Businesses reconfigure as fuel prices continue to climbWith the average price of regular gasoline edging closer to $4 a gallon, Randy Winkler has taken to riding his bicycle to work at the Regent Market Co-op instead of driving his car.
By: By Judy Newman, The Wisconsin State Journal, Superior Telegram
With the average price of regular gasoline edging closer to $4 a gallon, Randy Winkler has taken to riding his bicycle to work at the Regent Market Co-op instead of driving his car.
But the food store can't shift gears as easily as can Winkler, its general manager, as it struggles with the impact of rising fuel prices.
Some vendors are refusing to bring orders of less than $500 to the West Side co-op while others are tacking on surcharges of as much as $75 a trip, Winkler said.
"I have to pass it on to customers. That's another 1 percent on each sale," he said. Prices on grocery items are going up anywhere from 5 cents to 30 cents each. "I'm a consumer, too. It hurts my pocketbook, too," he said.
Local businesses of all sizes are feeling the squeeze. Some are passing on the higher costs to their customers while others are waiting, hoping to ride out the spike.
Reynolds Transfer and Storage moves loads ranging from heavy industrial equipment to home furnishings. With 70 cranes and vehicles of all types, the business uses about 10,000 gallons of diesel fuel every month, said Mark Reynolds, president.
"We do a lot of cross-country hauling and fuel is a significant expense," he said.
The rising price has had "a huge impact," Reynolds said. He has added a 5 percent fuel surcharge to customers' bills, only the second time that's been done in the history of the company founded by his great-great-grandmother in 1888.
"It's not offsetting all of the increase but it's a help," Reynolds said. The company also is scrutinizing its practices, looking for ways to hold down fuel costs. "We try to be efficient with our crews and save on wasted trips -- probably similar to what people do at home," he said.
Running more efficiently
Frank Beverage Group, Middleton, also is a big user of diesel fuel as its trucks traverse eight counties, making 50 trips a day to bars, restaurants and stores in south-central Wisconsin.
"We drive the same number of miles, independent of what fuel costs," said Mark Morello, operations manager of the beer side of the business, Frank Beer Distributors. Diesel expenses are up about 10 percent, he estimated, and some breweries have added a fuel surcharge, raising prices coming and going.
But Frank Beer Distributors has no plan to charge its customers more, he said. "We're just trying to run the equipment as efficiently as possible," Morello said.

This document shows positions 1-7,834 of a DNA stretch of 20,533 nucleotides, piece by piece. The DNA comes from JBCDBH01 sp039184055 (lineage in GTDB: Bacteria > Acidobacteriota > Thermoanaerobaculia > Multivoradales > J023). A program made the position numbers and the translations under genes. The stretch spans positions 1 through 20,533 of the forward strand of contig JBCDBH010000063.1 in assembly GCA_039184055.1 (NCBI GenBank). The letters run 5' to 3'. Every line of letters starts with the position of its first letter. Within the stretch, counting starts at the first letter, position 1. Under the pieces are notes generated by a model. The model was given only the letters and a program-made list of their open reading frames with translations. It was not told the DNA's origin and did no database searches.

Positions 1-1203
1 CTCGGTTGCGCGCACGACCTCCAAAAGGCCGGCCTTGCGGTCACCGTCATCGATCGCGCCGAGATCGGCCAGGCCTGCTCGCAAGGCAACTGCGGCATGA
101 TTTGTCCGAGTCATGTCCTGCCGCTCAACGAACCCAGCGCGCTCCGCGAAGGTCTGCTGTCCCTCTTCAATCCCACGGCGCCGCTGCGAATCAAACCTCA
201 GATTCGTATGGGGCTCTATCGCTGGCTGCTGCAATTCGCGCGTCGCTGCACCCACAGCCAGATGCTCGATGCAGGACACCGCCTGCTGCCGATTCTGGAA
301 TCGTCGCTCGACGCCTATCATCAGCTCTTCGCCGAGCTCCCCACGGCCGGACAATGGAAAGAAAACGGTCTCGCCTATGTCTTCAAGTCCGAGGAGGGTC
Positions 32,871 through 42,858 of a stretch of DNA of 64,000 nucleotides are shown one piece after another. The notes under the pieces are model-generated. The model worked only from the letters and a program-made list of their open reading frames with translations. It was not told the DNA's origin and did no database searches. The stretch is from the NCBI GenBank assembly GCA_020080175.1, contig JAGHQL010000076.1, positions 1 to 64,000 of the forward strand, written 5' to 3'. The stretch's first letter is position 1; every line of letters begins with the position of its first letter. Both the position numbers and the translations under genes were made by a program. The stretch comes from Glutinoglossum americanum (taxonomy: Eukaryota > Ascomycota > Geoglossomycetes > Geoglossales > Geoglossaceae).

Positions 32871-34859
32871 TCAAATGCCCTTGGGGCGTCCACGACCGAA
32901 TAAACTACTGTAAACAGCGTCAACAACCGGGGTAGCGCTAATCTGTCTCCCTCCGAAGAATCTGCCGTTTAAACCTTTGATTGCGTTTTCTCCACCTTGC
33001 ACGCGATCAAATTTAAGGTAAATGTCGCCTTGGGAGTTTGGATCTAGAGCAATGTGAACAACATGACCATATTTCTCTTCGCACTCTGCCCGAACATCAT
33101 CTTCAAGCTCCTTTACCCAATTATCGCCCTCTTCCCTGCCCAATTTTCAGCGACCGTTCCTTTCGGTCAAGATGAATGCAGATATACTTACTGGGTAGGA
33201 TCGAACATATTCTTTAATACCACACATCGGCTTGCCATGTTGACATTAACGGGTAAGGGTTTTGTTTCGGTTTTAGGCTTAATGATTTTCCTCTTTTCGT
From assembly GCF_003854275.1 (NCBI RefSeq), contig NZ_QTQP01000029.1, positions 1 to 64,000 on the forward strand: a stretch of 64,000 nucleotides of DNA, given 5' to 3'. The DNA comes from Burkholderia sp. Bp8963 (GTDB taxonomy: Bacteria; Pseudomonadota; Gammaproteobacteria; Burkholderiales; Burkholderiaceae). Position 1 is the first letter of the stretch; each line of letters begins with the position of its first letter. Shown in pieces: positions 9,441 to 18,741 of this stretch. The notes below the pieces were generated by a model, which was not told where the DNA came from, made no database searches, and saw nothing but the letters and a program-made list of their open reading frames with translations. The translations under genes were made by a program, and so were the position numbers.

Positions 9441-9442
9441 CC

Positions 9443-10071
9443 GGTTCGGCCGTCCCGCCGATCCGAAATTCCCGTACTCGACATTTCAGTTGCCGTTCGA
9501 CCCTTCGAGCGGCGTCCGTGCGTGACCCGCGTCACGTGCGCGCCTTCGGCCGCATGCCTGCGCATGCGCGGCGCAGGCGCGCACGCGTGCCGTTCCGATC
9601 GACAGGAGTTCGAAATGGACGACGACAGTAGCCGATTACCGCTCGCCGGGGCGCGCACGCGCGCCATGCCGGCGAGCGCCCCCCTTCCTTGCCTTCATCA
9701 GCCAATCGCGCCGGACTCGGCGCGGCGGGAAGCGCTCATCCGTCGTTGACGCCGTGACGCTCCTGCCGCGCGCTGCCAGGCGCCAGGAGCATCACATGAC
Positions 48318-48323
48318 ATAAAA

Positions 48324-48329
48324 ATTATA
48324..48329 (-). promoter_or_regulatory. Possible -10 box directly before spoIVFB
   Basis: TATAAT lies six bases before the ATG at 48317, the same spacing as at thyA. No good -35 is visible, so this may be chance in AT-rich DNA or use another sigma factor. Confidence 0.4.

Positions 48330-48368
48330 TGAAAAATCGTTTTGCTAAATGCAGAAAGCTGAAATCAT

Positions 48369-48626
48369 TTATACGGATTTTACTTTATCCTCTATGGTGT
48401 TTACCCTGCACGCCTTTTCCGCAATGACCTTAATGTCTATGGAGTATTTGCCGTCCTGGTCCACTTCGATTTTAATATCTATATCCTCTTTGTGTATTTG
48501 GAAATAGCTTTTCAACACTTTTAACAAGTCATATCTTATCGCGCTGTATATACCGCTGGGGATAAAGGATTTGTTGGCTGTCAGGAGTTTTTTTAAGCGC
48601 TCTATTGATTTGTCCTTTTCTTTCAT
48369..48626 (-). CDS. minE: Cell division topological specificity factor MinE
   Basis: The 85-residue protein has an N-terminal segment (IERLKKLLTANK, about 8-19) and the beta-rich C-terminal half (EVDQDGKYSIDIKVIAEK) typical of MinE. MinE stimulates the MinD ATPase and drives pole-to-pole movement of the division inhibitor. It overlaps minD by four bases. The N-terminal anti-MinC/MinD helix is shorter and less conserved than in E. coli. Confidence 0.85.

A new logistics system, installed a year and a half ago, already has trimmed expenses. "It helps us establish the most efficient routes. We were able to reduce mileage about 10 percent," Morello said.
Garrett Hudson, manager of Roman Candle Pizza, Middleton, said fuel surcharges imposed by suppliers are not new for pizza restaurants. "Any of our food purveyors will have a diesel fuel charge," he said.
But the price has grown quite a bit during the 10 years he's been in the business. "When I first started, it was $1. Now, it's $4.50 or $5 (per delivery)," Hudson said. With multiple shipments coming in each week, that adds up pretty quickly, he said.
But Roman Candle has not passed along the increase. "We are not, at this point, raising prices. We're just eating it for now," Hudson said.
Roman Candle pizza delivery drivers, meanwhile, pay their own gasoline costs, without extra reimbursement from the company. "They hope to make it up in tips. But when the economy is still fairly poor like it is, they just make less money," Hudson said.
Tom Melms, president and owner of Badger Cab, could justifiably feel smug as he watches fuel prices soar. Badger Cab converted its cars to run on propane in 1980.
"We have not used a drop of gasoline in our vehicles since then," he said.
Not only does propane result in less air pollution and less engine wear than gasoline, but as gasoline prices have risen, propane costs have dropped, Melms said. That's because propane is widely used in the winter for heating homes in rural areas, and with the mild winter, stockpiles of propane are huge, he said.
While the average price of regular gasoline in Madison was $3.935 on Friday, according to AAA, the cost of propane translated to $1.75 a gallon, Melms said. At least, that's the price for Badger, which fills its fleet of taxis -- comprised of used Ford Crown Victoria police cars -- from a 30,000-gallon tank.
"If it were not for the propane, I don't know how I would compete in the market," Melms said. "Propane has been that edge that we've had in order to keep our prices down."
There have been ups and downs for propane's price over the years and converting the fleet was expensive, Melms said. "It feels good because we made the commitment, we spent the money, and now it's paying off and it has paid off for 32 years."
Union Cab did not take quite as big a step, but it, too, is getting a break from rising fuel costs after switching out 34 of its vehicles for Toyota Prius hybrid cars.
"We're using a lot less gas than we had used," general manager John McNamara said. "If we can triple our miles per gallon, that's great, unless the price of gas triples."
McNamara said he also expects more people to take cabs instead of driving. "When gas shot up in 2008, we had a record business. But then people ran out of money," he said.
Union Cab does not plan to add a surcharge or raise rates, either of which would need City Council approval, he said.
"Hopefully, we'll be part of the solution for people," McNamara said.
(c)2012 The Wisconsin State Journal (Madison, Wis.)
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